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Charlotte Townsend-Gault

Barbara Lounder
Anna Leonowens Gallery, Halifax, July 2 19, 1986

Vanguard, Vol. 15 #5, Oct/Nov 1986.
[ 932 words ]

It has been interesting to watch Barbara Lounder learning to make her work 'work', to transcend the didactic for the frisson that will drive the point home, unforgettably. In the process she improves her defences against the obvious criticisms made against anyone who tries, in her art, to 'deal with the issues', as the liberal phraseology has it, confronting her life. So she is charged with näiveté. She has also to deal with the psychoanalysis that, on some level, she is attracted by the repellant, and the charge that, by drawing our attention to reports of 'issues' in the media she is merely compounding the extent to which we are trapped as passive recipients. The despair and sense of uselessness which prolonged exposure to this level of mediated experience induces need no compounding, the argument goes, and it has long been apparent that we are victims of a lot of mediocre journalism.

Should this new work, Trouble Dolls, which is not illumined with streaks of optimism or beauty, be taken as a challenge to more effective oppositional action? Or does it taunt us with our inaction? Is it possible to detect a strategy behind this piling on of agony, so much shapeless tragedy, the antithesis of the orchestrated Aristotelian catharsis?

Lounder has learnt the force of imagery and at the same time how to control the informational aspect of her work. It is making her into a formidable practitioner of the text and image genre. She shows how this genre might mature to the point where it offers the kind of 'experience' that it originally eschewed as only attendant on the frivolous and irrelevant fetishization of the object.

In Trouble Dolls (for Beatriz Marroquin) Lounder, making use of what is becoming one of her most favoured devices, allows the press coverage, the newspaper clippings stained carmine, to tell the appalling story of Beatriz Marroquin, a suspected Guatemalan 'subversive', her failed attempt to find refuge in Canada from the fate that she knew awaited her, and the bureaucratic failure which sealed it. In what seems like an act of homage and penance, Lounder has painstakingly reproduced by hand, in actual size, seven double page spreads from one of the standard books on the subject, Indian crafts from Guatemala and El Salvador by Lilly de Jongh Osborne, both the author's original coloured illustrations and the accompanying text. Her gesture is a kind of apology for the detached, tourist's, 'folklorique' interest in things from Central America — the peasant dresses, woven bags, bright hangings.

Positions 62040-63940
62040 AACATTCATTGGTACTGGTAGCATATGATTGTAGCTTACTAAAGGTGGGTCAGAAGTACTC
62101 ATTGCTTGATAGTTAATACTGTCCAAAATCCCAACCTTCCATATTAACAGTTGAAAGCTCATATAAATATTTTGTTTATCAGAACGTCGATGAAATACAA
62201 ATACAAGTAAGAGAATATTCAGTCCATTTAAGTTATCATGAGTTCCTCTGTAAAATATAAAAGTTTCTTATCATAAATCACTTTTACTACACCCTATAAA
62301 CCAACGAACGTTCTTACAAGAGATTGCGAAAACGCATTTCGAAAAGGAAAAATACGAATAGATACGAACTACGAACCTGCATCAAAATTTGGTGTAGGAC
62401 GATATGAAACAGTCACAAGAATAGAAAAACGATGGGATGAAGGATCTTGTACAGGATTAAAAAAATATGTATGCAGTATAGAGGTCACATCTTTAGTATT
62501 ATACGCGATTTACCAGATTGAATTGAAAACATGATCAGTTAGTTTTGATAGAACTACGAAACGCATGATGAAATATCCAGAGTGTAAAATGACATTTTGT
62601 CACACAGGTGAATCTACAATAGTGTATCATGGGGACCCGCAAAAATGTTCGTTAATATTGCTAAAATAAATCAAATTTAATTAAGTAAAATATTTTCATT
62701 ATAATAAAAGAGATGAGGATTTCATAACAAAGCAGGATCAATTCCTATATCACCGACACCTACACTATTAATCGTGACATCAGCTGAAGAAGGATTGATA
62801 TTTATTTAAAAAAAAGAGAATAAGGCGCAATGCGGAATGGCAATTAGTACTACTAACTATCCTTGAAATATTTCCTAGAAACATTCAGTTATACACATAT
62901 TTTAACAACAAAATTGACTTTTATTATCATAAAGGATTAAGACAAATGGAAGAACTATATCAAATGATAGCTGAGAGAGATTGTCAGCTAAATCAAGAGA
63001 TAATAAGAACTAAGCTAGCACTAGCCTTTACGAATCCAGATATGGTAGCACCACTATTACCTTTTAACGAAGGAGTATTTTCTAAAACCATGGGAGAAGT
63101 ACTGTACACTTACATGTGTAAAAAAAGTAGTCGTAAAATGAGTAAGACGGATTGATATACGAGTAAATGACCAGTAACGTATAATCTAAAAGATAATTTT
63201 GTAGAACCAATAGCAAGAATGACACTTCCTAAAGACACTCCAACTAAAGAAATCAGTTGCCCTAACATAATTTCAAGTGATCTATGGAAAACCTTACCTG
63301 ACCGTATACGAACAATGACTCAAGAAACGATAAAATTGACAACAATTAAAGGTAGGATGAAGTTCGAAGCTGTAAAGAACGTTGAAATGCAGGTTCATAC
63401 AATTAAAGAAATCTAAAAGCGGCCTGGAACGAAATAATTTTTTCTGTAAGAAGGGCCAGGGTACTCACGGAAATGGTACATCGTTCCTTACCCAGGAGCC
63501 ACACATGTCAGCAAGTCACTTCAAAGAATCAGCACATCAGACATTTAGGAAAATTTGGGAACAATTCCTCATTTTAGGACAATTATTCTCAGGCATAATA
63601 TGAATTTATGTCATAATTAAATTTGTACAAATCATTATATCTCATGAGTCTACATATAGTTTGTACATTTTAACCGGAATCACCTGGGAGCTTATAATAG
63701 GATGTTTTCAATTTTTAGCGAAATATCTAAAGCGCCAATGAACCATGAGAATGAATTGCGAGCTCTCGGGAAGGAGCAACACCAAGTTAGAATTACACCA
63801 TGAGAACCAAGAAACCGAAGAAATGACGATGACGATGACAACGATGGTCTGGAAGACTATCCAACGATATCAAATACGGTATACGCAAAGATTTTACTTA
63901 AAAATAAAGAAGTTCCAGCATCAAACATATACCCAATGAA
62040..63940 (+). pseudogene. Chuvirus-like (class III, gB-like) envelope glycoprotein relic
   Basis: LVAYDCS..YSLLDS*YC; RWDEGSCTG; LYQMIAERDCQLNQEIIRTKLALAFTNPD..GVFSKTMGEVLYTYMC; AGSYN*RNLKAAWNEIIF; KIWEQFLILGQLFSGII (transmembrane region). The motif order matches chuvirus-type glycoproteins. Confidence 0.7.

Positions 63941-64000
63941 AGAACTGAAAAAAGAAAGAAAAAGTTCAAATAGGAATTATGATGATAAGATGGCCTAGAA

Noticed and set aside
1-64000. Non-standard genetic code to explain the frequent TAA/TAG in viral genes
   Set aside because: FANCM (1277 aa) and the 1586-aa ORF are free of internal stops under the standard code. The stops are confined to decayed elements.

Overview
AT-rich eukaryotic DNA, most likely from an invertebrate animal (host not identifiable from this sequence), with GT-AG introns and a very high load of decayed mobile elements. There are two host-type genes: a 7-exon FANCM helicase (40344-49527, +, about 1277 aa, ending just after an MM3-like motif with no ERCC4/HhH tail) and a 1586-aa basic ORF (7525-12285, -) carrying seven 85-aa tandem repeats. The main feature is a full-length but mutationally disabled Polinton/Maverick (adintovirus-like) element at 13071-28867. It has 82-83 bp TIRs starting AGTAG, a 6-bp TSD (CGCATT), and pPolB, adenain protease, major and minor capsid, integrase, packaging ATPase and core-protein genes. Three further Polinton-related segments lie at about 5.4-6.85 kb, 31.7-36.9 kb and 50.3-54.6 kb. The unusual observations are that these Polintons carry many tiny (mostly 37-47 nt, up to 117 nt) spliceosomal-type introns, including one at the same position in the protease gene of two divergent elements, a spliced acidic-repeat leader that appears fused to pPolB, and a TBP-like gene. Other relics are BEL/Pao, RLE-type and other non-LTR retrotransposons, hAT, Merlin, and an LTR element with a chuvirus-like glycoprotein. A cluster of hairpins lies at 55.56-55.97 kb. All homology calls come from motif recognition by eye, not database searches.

But the desperately poignant image that brought together the necessarily partial documentation of a tragedy, the still more partial information about Guatemala found in the selective biases of 'folklore', were the minute 'Trouble Dolls'. Found in an import store in Halifax, the label tells that these little beings, scarcely an inch high, bound in brightly coloured wools and scraps of cloth, may, at night, each be told one trouble and then put under the pillow. After sleep the trouble will have vanished.

Lounder had made two of them larger than life, uniting the symbolism of the dolls with the death of Beatriz Marroquin to produce an icon strong enough to challenge the futility of that death. The work is also a kind of atonement in the same sense as Jamelie Hassan's Desaparecidos. The figures dominated the gallery, awkward like the time, and scale out of joint. No longer appealing miniatures, their deformities were all too apparent. The facial features of these stick bodies were distorted, they had no hands, and we have read of the torments of Marroquin. It is all too evident that there are Guatemalan troubles that cannot be told away.

Papier Maché, an installation that occupied a room at Ecphore (the open, un-juried exhibition held for the second year in the empty building which formerly housed the City Club in downtown Halifax, August 4 -14) continued the theme of victimization by the mass print media, was a wry comment on her own practice and, like Trouble Dolls, found its focus in an image, another appealing idea transported from Central America. The walls and sloping attic ceiling were papered with clippings from the North American press dealing sequentially with all the woes: chemical pollution, nuclear danger, women's rights, native rights, the defence industry in Canada, arms control . . . Suspended amongst this mush of 'information' were the Papier Maché piñatas. They may have left their precise, native meanings behind, but they still travel with the power of their inherent definition: beautiful, bright, carefully made objects that can only withstand a certain amount of the battering that, usually, children are invited to give them in search of the goodies trapped inside. Lounder's pinãtas, bird, snake, spider, were only partially gratifying. Broken open they disgorged, along with the candies, skeins of tumbleweed and, in Papier Maché, fragments of flesh.

Lounder has added a new layer of significance to these extraordinary objects. Again, brightly coloured, exotic creatures from another culture stand in complex counterpoint to the signifieds of the wordy paper environment in which they are to be scrutinized or assaulted. One feels for them. Amongst several metaphorical readings available we are wrapped and bound and some kind of assault is necessary to free us.


Vanguard, Vol. 15 #5, Oct/Nov 1986


Text: © Charlotte Townsend-Gault. All rights reserved.

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